A Place I Love

outdoor flowers

The Waterford resident Mary Wight writes a reflection on her favourite place, the roof-top garden.

It is a small place now, my garden.

When I toured The Waterford and saw the rooftop patio with large containers filled with flowers, I was convinced that the decision to move would lessen the heartache I felt at leaving a large ‘one of everything’ established garden overlooking the sea at Ocean Park. I could enjoy making a new garden here.

Planting time arrived, and I volunteered to be responsible for a tub or two. It was good to feel the cool dark soil. Flats of plants arrived. New infant seedlings were to be given a new home with a nourishing start.

“Puddle them in!” Once again I heard my mother’s insistent voice with the same direction she gave me as a nouveau gardener many years ago. A small scoop of earth is removed, the resulting hole filled with water. The tiny plant, loosened of any confining roots is gently placed and snugged in firmly.

In this way, the growing season begins each year. I delight in the pleasure it gives me. Each day I find a reason to visit this place I love. As winter disappears and spring progresses, I search for the tiny spears of bulbs, planted the previous autumn, now poking through the soil. Slowly they grow in the warmth of sunny days.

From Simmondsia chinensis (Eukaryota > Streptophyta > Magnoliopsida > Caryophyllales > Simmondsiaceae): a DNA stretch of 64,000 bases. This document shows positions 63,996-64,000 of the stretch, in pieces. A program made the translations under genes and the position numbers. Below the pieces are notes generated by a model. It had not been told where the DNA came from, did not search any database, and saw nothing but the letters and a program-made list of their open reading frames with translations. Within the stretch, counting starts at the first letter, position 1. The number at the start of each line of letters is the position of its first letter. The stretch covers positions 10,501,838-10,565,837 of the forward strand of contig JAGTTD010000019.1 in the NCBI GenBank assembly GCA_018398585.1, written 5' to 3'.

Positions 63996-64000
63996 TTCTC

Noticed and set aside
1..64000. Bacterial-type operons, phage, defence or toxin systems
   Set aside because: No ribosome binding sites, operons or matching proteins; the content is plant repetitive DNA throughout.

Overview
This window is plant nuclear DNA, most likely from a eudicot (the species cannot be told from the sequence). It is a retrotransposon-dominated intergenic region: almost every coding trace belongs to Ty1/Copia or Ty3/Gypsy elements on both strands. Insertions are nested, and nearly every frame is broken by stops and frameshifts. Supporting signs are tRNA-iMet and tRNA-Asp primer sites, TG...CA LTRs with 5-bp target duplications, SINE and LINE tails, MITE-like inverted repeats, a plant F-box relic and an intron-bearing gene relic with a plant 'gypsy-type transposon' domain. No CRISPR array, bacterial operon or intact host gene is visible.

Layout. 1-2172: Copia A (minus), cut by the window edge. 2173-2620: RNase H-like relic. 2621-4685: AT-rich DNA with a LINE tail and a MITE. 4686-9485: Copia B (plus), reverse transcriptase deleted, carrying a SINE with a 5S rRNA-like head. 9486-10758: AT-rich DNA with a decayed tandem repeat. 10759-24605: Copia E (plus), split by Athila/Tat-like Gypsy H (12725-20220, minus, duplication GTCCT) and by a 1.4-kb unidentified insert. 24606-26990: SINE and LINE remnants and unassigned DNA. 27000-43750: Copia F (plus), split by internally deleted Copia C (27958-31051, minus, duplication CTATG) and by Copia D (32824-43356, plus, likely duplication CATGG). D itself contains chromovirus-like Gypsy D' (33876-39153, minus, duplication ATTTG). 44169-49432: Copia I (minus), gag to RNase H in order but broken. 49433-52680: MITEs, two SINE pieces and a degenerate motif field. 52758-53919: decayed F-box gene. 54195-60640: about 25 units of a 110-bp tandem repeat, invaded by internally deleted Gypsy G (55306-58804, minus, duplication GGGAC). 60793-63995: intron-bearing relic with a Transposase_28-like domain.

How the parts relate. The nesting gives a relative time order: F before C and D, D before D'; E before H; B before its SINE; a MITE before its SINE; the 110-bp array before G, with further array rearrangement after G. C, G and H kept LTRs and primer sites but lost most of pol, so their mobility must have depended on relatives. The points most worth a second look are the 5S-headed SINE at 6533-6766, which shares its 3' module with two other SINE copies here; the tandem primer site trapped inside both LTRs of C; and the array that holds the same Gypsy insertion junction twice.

Summer arrives with a burst of flowers and foliage in crayon colours. It is show off time! Residents come to look and see. They are generous in their admiration and delight.

It is also relaxation time. A time to enjoy the fruits of my labour. A time to sit in the shade of a wide umbrella. To laugh and chat with friends and on some days to share a Happy Hour, or enjoy a good read. Perhaps to be still, and bless the sound of silence and marvel at the busyness of bugs and bees in my garden.

Gradually summer fades and the season slowly slips into autumn. I fancy that flowers understand that their time is running out for I believe they now show an increased intensity of colour—brighter reds, vibrant oranges, deeper yellows. I shall miss them during the cold dark days ahead, and they reward me with this last display of magic.

A cold wind blows as I tidy the planters. I heard the honking sounds of geese. As my eyes are drawn skyward, I see them following their leader in perfect formation. To the east, ominous grey clouds are bullying their way across the blue sky.

Rain begins, intensifies. It must mark the beginning of the year’s final season. I gather my tools, close the patio door and seek the warmth of my apartment as water splatters against the windows. Not to worry. I hear Percy Blythe Shelley’s words, “when winter comes can spring be far behind?”

Yes, I love my small garden.